The Argentine province of Salta has passed a law forcing people to sing a song at every public event declaring that the Falkland Islands belong to Argentina. The law will also require every state school in the province to sing the song, known as Marcha de las Malvinas, alongside the national anthem.
The song, whose lyrics speak of the British overseas territory as a “lost pearl” under a “foreign flag”, is a setting of poem written by Carlos Obligado in 1940, 42 years before Argentina’s failed invasion of the islands.
It is already recognised as an “official song of the Argentine Republic” and is promoted on the website of the country’s Ministry of Education, but this is the first time that it has been made obligatory.
FM Capital Salta reports that the law was approved with amendments by the province’s senate on Friday and will return to the chamber of deputies for further consideration, but the main principal of the law has already been passed.
Lilian Guitián, who proposed the law, said it showed the “importance of this subject in our society” and would be a good way of paying homage to the Argentine soldiers who gave their lives in the 1982 war with Britain over the islands.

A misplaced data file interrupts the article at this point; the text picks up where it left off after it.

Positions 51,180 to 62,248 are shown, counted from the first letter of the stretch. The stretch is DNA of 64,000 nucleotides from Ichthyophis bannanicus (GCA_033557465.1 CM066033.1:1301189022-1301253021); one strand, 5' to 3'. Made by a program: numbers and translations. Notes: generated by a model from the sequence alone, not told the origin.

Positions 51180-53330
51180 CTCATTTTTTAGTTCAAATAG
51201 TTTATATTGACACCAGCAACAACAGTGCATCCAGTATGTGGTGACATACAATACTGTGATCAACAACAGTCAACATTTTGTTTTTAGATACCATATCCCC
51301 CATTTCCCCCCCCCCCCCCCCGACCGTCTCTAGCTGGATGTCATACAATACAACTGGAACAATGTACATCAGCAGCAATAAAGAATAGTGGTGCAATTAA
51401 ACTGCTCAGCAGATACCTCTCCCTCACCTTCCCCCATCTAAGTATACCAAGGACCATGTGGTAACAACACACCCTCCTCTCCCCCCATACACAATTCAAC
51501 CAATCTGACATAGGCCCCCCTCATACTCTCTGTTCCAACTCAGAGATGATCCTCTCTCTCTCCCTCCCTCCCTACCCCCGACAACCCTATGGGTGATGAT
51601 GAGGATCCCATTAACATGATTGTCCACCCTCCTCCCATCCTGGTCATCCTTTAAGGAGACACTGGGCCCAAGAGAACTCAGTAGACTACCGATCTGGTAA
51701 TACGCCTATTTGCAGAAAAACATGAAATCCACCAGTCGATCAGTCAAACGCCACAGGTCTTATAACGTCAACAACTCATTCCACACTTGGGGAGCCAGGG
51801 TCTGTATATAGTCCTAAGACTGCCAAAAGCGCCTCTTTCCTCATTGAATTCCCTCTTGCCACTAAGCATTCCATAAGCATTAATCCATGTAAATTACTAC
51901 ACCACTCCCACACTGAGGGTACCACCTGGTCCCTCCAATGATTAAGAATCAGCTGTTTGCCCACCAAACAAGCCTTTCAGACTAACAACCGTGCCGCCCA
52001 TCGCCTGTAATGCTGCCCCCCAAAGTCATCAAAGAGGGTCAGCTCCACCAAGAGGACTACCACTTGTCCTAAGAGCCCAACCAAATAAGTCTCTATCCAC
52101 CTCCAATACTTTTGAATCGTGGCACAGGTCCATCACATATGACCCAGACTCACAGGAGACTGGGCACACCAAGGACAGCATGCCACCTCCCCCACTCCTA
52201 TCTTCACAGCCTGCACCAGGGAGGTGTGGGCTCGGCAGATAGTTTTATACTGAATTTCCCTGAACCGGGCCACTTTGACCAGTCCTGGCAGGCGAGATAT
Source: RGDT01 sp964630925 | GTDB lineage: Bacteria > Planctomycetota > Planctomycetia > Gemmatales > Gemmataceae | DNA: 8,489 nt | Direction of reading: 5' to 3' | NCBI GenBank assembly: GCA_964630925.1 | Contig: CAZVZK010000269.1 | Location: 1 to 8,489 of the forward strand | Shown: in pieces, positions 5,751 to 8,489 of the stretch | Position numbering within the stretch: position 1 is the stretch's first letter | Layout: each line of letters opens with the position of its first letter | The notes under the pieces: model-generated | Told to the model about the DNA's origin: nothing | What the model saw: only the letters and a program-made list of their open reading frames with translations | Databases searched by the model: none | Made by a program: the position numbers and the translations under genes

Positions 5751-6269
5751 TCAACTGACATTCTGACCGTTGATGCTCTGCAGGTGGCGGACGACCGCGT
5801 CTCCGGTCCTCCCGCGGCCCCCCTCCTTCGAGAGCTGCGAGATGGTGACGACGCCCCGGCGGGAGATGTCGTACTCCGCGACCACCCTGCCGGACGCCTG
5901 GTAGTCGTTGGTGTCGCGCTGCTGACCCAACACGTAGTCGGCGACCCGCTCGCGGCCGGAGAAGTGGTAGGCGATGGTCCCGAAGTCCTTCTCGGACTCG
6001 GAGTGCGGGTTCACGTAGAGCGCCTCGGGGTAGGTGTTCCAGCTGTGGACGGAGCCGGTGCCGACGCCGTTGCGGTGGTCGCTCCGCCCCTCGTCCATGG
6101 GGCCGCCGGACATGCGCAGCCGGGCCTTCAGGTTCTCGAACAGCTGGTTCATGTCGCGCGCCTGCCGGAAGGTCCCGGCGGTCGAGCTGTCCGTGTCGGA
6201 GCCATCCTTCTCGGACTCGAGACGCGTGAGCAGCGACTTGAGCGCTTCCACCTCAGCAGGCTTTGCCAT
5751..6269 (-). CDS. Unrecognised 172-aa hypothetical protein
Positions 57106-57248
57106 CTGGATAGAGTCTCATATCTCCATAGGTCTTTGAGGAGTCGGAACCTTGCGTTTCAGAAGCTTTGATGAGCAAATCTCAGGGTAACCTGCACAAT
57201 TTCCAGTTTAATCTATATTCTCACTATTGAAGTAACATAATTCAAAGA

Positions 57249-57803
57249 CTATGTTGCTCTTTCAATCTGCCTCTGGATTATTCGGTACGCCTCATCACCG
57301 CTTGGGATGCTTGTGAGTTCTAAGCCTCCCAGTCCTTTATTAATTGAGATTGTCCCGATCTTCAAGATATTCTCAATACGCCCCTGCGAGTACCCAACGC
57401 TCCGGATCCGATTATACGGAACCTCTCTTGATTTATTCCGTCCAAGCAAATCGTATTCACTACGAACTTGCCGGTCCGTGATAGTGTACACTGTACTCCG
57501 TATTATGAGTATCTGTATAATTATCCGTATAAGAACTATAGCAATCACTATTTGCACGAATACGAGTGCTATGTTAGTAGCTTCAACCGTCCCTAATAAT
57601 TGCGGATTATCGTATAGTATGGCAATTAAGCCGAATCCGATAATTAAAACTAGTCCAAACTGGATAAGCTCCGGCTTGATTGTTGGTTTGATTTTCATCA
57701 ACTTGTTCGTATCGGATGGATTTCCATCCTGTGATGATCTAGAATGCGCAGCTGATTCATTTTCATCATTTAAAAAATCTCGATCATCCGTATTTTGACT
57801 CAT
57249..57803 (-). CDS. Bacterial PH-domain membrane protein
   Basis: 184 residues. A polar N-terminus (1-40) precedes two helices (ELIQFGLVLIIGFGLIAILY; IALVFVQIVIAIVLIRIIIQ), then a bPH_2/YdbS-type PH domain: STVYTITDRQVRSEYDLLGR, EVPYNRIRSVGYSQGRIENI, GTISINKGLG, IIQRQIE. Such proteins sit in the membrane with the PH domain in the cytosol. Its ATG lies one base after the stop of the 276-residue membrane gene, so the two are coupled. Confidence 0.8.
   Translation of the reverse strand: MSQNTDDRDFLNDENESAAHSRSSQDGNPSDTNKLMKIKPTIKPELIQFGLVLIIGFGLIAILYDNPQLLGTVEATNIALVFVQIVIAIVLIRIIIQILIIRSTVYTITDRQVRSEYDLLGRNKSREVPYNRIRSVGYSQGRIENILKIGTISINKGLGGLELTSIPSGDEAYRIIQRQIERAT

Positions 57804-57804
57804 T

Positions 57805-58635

The legislation has not met with universal approval, however. An editorial in local news site Noticias Iruya said that the new requirement violated individual liberty and that there was no public demand for it.
The measure is the latest sign that Argentina is becoming increasingly obsessed with the islands. Last week, a war of words erupted between British Prime Minister and Argentine President Cristina Fernández de Kirchner over the status of the Falkland Islands following a “heated exchange” between Cameron and Argentine Foreign Minister Hector Timerman.
“The prime minister’s response was irate, almost ill-mannered,” Fernandez said.
However, a British government spokesman claimed: “The prime minister robustly defended the Falklands and the islanders’ right to self-determination in response the Argentine foreign minister raising the issue.”